The women of Seneca Falls use the Declaration of Sentiments and Resolutions to expressed their beliefs about the current status of women and hoped to abolish the system of inequality between the genders. These women were trying to achieve equality through the expression and explanation of their beliefs. They felt oppressed in many different ways in regards to government issues, such as not being able to vote. Having no voice in government involvement caused women to be viewed as incapable of making decisions on important political manners. In marriage women were treated in the same respect as voting. If the women had her own income, she was forced to hand over her money because under marriage, she was considered civilly dead (Primus, 139). Not being allowed to purchase property and having the moral restraints placed upon them which men did not caused these women to begin to fight for equality. Abolishing this system of the women slaves was the dream that all these women wanted so badly. One of many of their resolutions was to have the same amount of virtue, delicacy, and refinement of behavior that is required of woman in the social state, should also be required of man (Primus, 140). The dream that these women wanted was, that women is man s equal (Primus, 140). In these last two quotes that were stated, women wanted to be equal to men. They wanted the same level of involvement with the government, able to obtain education, and have her rights to all their earned wages. In a way, the slaves in the eighteen forties were treated with the same respect as the women.

Amelia, and other Lowell factory workers, are subjected to poor working conditions and low wages, but hoped that labor reforms will help them achieve a better work environment. As a factory worker in the eighteen hundreds, many women were denied access to the means to succeed. For Amelia, her dream was to become financially independent and stable, but her factory job prevented this. In her case, she and other workers had to instead look for the freedom to achieve their goals. Working twelve-hour days and not having suitable living arrangements proved to be obstacles on the path to obtaining more equitable working conditions. Amelia and her peers were forced to sleep in a small comfortless, half ventilated apartment containing some half a dozen occupants (Primus, 207). This was just one example of the restraints, which was placed upon her. Amelia s dream was to receive improved working conditions and alter her abuses that were placed upon her such as the living arrangements. She stated that she will no longer submit to that arbitrary power which has for the last ten years been so abundantly exercised over us (Primus, 207). This is a very clear statement that pertains to the labor reform. She has been under the government for the past ten years, working her butt off and is asking that these rights be taken into consideration.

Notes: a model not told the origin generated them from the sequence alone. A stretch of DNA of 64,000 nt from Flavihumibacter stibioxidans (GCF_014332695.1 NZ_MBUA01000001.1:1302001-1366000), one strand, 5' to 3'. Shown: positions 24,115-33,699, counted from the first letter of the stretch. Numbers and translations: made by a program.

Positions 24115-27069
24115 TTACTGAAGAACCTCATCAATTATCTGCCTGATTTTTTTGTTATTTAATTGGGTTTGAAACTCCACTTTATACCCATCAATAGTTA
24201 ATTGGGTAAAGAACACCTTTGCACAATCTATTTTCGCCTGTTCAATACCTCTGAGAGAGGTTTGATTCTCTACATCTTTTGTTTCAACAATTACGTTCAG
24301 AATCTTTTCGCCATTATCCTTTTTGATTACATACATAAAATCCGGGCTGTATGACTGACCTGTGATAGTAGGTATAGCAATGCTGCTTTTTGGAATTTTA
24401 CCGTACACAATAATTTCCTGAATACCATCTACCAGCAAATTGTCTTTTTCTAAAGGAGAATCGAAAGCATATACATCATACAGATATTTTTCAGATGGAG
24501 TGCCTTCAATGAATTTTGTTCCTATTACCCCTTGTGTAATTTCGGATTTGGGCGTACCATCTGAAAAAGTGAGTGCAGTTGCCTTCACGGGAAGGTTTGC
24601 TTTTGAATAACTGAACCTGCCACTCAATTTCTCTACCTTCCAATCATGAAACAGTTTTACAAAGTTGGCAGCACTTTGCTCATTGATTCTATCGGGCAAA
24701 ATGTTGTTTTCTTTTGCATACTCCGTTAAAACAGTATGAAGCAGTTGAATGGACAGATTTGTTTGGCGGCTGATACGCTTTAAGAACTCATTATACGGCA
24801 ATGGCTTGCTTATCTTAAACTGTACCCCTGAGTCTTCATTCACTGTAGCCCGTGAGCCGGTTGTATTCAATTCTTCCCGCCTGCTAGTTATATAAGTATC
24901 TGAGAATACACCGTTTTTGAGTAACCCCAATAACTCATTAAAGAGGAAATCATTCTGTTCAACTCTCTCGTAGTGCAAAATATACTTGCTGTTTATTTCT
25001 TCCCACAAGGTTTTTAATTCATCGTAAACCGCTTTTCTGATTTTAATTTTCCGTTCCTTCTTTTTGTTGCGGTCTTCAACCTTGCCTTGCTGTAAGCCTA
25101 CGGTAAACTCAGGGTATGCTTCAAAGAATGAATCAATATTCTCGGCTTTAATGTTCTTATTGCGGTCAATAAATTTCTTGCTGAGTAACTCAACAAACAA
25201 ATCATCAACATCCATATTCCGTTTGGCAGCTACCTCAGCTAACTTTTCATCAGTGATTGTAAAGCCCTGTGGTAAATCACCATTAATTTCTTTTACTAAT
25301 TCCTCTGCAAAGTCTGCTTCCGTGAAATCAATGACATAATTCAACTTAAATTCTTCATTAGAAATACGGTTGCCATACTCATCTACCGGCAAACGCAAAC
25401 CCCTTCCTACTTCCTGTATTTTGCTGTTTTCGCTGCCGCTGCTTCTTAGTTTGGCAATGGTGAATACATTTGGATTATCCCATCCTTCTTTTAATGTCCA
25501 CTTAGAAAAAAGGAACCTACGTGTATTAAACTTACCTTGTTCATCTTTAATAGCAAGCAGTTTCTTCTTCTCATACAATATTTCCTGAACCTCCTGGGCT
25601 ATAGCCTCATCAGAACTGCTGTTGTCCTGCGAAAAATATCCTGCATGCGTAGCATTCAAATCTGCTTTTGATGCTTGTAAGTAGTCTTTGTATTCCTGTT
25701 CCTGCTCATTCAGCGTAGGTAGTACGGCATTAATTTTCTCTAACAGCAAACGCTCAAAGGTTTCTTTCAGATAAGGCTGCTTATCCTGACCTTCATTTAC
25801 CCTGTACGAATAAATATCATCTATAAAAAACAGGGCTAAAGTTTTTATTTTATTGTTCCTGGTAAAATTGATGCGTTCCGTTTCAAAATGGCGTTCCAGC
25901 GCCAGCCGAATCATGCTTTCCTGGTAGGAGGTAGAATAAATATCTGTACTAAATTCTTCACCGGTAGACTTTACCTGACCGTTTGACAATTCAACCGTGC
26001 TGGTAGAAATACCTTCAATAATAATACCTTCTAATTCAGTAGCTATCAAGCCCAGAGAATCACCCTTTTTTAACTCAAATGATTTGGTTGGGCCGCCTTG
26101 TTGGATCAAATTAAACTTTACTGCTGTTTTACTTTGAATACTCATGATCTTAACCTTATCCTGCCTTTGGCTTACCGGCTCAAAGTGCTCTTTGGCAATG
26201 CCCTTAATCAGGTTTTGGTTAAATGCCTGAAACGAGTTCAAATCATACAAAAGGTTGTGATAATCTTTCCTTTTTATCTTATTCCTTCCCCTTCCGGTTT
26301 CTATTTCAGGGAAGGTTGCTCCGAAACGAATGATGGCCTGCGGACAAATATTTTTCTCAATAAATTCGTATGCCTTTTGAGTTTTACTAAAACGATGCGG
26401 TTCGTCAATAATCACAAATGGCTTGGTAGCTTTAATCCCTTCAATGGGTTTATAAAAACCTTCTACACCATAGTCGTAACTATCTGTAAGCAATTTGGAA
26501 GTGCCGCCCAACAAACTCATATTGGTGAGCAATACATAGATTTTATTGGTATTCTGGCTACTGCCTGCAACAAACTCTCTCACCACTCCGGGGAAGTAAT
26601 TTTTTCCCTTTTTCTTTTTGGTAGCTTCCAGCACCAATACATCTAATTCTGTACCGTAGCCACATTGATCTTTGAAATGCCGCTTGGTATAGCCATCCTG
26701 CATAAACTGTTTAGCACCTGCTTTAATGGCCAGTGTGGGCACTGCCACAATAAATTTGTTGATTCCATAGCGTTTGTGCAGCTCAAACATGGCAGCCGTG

What is the American Dream? Looking back at the previous articles, it can be seen that the American Dream has several different meanings. Fredrick Douglass wanted freedom from his life of slave labor, the women of Seneca Falls wanted equality among men and women, and Amelia wanted freedom from oppressive factory conditions. The reality of these dreams is sometimes far beyond achievement but in these documents, all the dreams could be achieved.